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Sunday, September 26, 2010

When did the kids stop being alright?


Saw An Education.

While watching the early scenes where teenage Carey Mulligan and her father Alfred Molina have tense exchanges over where she wants to go, what she wants to wear and how she wishes to behave, it struck me that an awful lot of films used to hinge on similar confrontations. From Billy Liar to Back To The Future, the same drama would be played out over the dinner table. Just as good always conquered evil in these films the fears of parents would always prove groundless. The parents were always out of touch and over-protective; the kids were always alright.

I don't see that anymore. If the kid gets her own way nowadays I feel she's likely to end up sobbing on her parents' shoulder. When did that change? Or is it just that I changed and started seeing things from the parents' point of view?

3 comments:

  1. I think you are right. Maybe 60s parents were overprotective because of the war. The current cultural narrative is that modern life is much more dangerous than the 60s, which is just wrong, and most media seem to want to push that point of view. It could be generational thing - the 60s kids were right, and expect still to be right now they are the parents.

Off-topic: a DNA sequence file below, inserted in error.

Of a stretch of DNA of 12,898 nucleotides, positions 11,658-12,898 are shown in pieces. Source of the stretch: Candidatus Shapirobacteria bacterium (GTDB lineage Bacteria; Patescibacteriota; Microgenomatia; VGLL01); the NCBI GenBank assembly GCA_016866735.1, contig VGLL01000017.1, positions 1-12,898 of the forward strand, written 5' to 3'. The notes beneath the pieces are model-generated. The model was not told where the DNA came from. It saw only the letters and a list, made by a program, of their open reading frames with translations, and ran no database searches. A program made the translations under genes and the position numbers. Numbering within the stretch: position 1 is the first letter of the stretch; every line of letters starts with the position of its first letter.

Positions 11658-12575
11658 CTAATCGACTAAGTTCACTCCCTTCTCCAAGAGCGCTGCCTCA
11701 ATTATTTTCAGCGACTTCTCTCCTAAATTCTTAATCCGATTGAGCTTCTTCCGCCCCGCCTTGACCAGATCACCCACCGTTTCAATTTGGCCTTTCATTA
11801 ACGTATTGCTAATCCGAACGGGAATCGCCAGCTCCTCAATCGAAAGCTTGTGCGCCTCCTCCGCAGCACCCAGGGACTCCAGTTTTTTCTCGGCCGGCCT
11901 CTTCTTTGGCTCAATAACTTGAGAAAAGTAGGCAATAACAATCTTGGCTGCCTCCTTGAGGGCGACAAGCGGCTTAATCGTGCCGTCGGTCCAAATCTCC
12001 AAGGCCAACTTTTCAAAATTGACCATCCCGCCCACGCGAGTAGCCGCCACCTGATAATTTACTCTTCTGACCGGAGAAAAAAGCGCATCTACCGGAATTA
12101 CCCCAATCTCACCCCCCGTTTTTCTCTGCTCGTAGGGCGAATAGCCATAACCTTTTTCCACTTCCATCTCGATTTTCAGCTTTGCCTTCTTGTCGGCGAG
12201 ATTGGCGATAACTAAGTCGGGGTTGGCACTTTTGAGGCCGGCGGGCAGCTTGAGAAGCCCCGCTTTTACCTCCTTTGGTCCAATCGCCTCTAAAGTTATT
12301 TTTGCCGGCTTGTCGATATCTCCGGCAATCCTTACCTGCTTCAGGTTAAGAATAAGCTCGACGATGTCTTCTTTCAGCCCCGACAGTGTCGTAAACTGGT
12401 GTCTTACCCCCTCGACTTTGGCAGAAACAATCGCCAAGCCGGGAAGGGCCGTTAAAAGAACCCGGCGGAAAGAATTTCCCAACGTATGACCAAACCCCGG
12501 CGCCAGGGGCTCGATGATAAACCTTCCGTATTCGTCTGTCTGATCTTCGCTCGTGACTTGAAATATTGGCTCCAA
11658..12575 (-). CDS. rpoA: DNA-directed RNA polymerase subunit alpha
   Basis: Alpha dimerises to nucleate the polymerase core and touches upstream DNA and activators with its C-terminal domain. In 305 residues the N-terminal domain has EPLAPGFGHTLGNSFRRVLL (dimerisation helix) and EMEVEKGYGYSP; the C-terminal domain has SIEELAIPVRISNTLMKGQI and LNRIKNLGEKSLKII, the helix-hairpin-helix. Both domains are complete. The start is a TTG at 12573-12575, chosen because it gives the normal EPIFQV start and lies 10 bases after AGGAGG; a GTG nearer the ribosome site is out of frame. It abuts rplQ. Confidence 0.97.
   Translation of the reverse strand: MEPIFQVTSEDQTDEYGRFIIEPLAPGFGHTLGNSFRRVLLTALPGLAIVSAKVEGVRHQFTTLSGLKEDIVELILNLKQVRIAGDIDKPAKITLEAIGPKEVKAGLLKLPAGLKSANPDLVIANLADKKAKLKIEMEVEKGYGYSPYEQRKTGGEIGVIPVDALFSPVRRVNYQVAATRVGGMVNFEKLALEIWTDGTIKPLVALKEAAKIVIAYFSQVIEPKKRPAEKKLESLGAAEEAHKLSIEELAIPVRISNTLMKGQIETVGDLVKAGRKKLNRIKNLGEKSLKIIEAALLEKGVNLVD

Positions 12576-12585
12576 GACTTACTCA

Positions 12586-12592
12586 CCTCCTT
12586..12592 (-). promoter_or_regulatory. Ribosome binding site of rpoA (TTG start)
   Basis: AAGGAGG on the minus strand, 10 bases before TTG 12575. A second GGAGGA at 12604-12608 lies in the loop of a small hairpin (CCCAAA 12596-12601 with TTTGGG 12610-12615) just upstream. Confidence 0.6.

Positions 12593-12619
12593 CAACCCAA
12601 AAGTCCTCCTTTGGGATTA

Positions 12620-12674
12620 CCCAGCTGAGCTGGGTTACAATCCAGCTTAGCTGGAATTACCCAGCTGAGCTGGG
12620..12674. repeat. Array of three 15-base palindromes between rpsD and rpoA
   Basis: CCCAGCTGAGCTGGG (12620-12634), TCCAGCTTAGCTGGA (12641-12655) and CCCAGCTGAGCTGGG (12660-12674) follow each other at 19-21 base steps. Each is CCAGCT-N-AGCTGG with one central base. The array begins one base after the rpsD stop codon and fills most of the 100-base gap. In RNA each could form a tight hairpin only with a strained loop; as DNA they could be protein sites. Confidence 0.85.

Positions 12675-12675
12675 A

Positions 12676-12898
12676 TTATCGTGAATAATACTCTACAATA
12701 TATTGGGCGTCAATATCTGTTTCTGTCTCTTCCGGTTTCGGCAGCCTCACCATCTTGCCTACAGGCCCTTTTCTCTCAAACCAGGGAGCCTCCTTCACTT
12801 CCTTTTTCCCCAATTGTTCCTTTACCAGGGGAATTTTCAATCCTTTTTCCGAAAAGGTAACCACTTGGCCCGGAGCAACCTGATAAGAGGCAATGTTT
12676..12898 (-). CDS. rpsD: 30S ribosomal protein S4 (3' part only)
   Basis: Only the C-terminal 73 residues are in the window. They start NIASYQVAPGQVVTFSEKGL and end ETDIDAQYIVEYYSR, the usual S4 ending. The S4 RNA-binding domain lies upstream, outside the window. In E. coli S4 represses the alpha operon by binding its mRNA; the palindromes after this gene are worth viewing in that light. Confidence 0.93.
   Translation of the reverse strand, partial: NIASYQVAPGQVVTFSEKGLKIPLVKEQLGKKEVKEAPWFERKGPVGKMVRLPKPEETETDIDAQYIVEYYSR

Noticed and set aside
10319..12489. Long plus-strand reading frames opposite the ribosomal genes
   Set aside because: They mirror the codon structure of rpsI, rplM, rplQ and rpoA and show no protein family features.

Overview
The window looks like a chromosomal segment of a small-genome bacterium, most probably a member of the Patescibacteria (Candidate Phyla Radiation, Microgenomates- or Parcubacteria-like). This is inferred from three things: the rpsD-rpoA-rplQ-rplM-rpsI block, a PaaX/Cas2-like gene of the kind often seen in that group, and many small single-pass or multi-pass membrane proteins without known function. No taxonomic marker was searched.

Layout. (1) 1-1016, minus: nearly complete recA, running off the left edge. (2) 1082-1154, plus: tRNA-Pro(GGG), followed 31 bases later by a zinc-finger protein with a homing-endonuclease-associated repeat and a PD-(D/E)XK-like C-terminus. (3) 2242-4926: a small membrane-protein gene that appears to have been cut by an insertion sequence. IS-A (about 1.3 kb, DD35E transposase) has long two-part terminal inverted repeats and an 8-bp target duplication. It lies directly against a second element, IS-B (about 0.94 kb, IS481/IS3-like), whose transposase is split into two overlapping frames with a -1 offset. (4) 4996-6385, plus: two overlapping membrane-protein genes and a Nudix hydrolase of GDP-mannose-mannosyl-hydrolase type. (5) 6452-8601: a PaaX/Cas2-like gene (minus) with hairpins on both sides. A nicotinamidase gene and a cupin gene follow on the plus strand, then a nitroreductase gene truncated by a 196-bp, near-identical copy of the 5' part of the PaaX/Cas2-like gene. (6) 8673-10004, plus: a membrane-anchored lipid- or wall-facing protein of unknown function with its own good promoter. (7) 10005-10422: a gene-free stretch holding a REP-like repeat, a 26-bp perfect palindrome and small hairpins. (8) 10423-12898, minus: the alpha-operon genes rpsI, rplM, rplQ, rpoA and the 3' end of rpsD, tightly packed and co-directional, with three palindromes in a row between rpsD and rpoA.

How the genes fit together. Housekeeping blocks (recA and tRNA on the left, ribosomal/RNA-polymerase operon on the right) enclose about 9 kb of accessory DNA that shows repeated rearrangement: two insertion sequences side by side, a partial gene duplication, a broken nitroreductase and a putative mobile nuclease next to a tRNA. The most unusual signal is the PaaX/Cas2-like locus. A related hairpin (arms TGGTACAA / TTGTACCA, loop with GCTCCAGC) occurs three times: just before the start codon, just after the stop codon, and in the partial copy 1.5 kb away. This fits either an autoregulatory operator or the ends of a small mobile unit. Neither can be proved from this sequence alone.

Personally, I still think the kids are alright.

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  2. I think there's a balance, with social change obviously playing a huge part and also the media manipulating our outlook on kids in this day and age.
    Personally, being 15 and stubborn , i'm backing the Kids!

    Brilliant post though, has got me thinking for the day.

    P.S. I'm that 15 year old that rambled on to you in an email about a 'need to write' and I took your advice and set up my own blog. I want to thank you for giving me that push.

    Also, being a huge fan (as you know through my E-mail rambles), I really value your opinion and do you reckon you could in any way find the time to take a peek at my blog and tell me what you think? Tell me if you despise it, detest it or feel physically sick just looking at it, whatever you say, i will always value your opinion!

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  3. Or is it that the people making the films were, and remain, of your generation, and *they* changed and started seeing things from the parents' point of view?

    ReplyDelete